What are some challenges with the concept of divine simplicity?

Oddly, divine simplicity is a bit complicated to explain. The idea is that God is unified, transcendent, and without physical representation. He does not exist in parts, cannot be defined by attributes, and does not possess any form. Augustine, Anselm, and Thomas Aquinas believed and taught divine simplicity.

Divine simplicity posits that God's existence is the same as His essence. He is the focus and is any attribute that is divine or that we can give Him. For example, God does not have omniscience, He is omniscience. God does not have existence, He is existence. God doesn't have a loving character, He defines the whole idea of love—establishes and is the greatest thought or idea of love.

One bit of Scripture that shows divine simplicity is 1 John 4:16: "So we have come to know and to believe the love that God has for us. God is love, and whoever abides in love abides in God, and God abides in him."

Going further, one cornerstone of divine simplicity is that God is unified. Therefore He is not loving, merciful, and knowledgeable, but His love, mercy, and knowledge are indivisible and indistinguishable from Him, and therefore also from each other. For example, if God is existence and is omniscience, then existence is omniscience. If A=B and B=C, then A=C.

Those who believe that a God or gods exist (theists) and those who believe God became an observer, in essence, after the creation (Deists) would not have many objections to divine simplicity. However, biblically speaking, there are some important problems with it.

Dr. William Lane Craig, a philosopher and Christian apologist from Talbot School of Theology and Houston Baptist University has studied the four cornerstones of divine simplicity. Here's a summary of what he found:

First, God is His nature: Craig concludes this as true. All heavenly beings are without a sin nature, so can be found whole, so to speak.

Second, God's unity prohibits His characteristics and properties from being distinct from one another: Craig concludes this is false. Because God is a Person, though Spirit, He may indeed display different characteristics at different times and in different situations. God is not wholly everything that He is at all times. We don't see God's provision of a column of fire at all times as He did with the released children of Israel near the Red Sea. By confining Him to exhibit all that He is at all times is to restrict God and God has no restriction. Also, His attributes are not identical to one another. God's omniscience is not the same as existence—there are things that exist that are not all-knowing, so those attributes are not one and the same thing.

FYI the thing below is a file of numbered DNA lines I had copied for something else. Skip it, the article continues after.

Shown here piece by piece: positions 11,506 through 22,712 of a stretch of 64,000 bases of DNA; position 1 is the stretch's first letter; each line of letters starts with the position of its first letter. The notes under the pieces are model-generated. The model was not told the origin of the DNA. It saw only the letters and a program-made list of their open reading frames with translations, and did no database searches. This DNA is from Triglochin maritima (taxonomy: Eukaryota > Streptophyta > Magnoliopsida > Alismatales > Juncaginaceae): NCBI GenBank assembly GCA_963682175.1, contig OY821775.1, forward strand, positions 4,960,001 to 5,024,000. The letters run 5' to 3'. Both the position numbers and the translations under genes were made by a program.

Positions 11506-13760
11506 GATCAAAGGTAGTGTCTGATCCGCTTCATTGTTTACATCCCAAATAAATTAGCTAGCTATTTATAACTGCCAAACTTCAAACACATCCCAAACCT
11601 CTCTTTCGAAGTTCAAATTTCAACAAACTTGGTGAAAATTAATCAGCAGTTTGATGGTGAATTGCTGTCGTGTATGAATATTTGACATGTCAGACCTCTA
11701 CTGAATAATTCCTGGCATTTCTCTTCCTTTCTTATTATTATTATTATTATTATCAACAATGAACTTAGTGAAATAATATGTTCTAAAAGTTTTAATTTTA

Third, God's nature is not distinct from His existence: Craig concludes this is false. God is not defined by existence, though He does indeed exist. He does not merely exist—this would, again, restrict Him. Craig called this idea "unintelligible."

Lastly, the idea that God has no properties apart from His nature: Craig says this is false. It seems to indicate that God's qualities and His choices exist unrelated to anything outside of God. But this makes no sense. God is not bound by His will to have His Son killed if, hypothetically, He did not create the world. Divine simplicity would argue that Jesus must die because that is part of God's unchanging nature, no matter what else would have changed. This is not consistent with what we know of God revealed in the Bible.

Generally, divine simplicity could mean that God, His ways, and His desire to be in relationship with people, are elementary enough that a child can understand Him and His ways (Luke 18:17). This is true. However, as we mature in our faith, we see that God is complex and multi-faceted. We cannot grasp Him completely, yet we can be in an intimate relationship with Him.

God is not an idea. He is a Person who presented Himself on earth as a human, Jesus, and uses human terms and ideas to describe Himself. For example, God is Father (2 Corinthians 6:18). He describes Himself using comparisons to things we understand (Luke 13:24; Hosea 1:2), and we can see emotion and responses He shows in certain situations (2 Kings 22:17; Zephaniah 3:17). God came to earth, not as an idea, but as a baby. Jesus showed us what God is like; we have faith in Him and take Him at His word (John 10:30, 14:9–11).

Related Truth:

What are some arguments that support the doctrine of divine simplicity?

What are some of the key things to know about the nature of God?

How is God eternal?

The attributes of God, what are they?

What should be a believer's response to the characteristics of God?

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